The Marguet family has an old and colorful history in Champagne: they were producing champagne as long ago as 1850, owning a whopping 90 hectares of vines, and in 1883, Émile Marguet was one of the first growers to graft his vines onto American rootstocks in the face of the impending invasion of phylloxera. Unfortunately, this caused him to be so widely ridiculed and condemned by his peers in Champagne that he was eventually forced to pull the vines back out. Bankrupt from this whole operation, he sold his magnificent collection of vineyards to Champagne Henriot, and at the end of the 19th century, there were actually bottles labeled Henriot-Marguet.
Today, Benoît Marguet traces his winegrowing ancestry back to Émile Marguet through his father's family, while on his mother's side, the Bonnerave family has been producing estate-bottled champagne since 1905. In 1973, his parents created the estate of Marguet-Bonnerave, and in 1991 his father created an additional négociant label called Charles Marguet, which was later renamed Marguet Père et Fils. Benoît had been making both the Marguet-Bonnerave and Marguet Père et Fils wines since 1999, and formally took over Marguet Père et Fils in 2005.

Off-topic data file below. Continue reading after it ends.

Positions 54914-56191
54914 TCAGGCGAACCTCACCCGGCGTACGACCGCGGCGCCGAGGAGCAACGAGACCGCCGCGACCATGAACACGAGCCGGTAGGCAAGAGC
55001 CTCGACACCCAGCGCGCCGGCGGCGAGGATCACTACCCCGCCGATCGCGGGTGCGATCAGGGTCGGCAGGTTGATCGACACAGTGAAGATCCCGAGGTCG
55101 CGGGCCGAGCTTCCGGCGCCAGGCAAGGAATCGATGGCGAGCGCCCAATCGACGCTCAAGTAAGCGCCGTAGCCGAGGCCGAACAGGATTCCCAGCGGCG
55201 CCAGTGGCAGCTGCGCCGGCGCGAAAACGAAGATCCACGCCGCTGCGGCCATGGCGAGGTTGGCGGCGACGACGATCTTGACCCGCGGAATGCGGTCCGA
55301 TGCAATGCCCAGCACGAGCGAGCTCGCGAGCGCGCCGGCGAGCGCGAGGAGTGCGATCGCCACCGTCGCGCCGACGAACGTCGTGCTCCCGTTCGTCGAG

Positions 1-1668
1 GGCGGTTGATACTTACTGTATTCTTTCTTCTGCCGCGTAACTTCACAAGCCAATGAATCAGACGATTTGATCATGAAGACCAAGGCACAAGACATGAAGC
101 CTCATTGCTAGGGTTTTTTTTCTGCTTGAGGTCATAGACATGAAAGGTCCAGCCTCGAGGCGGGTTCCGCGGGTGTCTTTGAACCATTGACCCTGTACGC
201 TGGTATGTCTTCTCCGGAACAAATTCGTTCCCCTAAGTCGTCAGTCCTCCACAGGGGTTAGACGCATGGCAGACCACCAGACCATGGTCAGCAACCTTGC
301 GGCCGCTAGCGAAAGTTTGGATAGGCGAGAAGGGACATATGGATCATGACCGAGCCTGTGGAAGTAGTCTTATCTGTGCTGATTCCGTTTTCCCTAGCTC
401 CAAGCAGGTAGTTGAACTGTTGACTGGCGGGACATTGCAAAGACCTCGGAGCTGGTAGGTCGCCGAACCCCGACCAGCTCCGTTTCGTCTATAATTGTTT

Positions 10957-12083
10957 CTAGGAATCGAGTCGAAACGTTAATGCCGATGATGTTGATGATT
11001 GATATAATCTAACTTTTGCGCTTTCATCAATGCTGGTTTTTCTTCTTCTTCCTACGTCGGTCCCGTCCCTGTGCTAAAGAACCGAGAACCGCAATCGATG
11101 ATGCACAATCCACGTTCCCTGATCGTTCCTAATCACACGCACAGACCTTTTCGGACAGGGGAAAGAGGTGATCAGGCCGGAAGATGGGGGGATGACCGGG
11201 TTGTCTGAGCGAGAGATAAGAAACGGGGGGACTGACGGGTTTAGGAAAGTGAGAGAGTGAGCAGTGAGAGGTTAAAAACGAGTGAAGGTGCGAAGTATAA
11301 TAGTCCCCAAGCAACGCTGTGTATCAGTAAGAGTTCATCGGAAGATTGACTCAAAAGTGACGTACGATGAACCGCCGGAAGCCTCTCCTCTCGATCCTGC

Initially, his family's vines all belonged to Marguet-Bonnerave, and Marguet had to purchase all of his fruit for Marguet Père et Fils, sourcing primarily from premier and grand cru villages, and paying a premium for organically grown grapes, for which he has a strong preference.
In the cellar, all of the wines are fermented in oak barrels, which Marguet prefers for the additional complexity that barrel-fermentation brings, but also because using wood makes him feel closer to nature than working with the cold impersonality of steel tanks does. His wines always go through malolactic ("If you're stopping the malo, you're interfering with the wine's evolution," he says), and all of his cellar work is done with respect to the lunar calendar, including racking, bottling, and disgorgement. He is also gradually working more and more without sulfur, as he believes that sulfites are indigestible and that they impart adverse energy to the wine—in the 2012 harvest, for example, 80 percent of the production was vinified sans soufre.
Since 2006, Marguet has been working with Hervé Jestin, the former chef de cave of Duval-Leroy who is now a consultant to many wine estates around Europe. Marguet has gradually integrated Jestin’s homeopathic and biodynamic practices into his own winemaking, and the two of them have collaborated to create a special, naturally grown champagne that encapsulates and expresses Jestin’s philosophies. The first vintage of this super-cuvée was in 2006, released in 2013, and the production was divided: half of it was sold under the Jestin label, with the other half under the label Sapience, which Marguet has indicated is a separate brand from the Marguet label.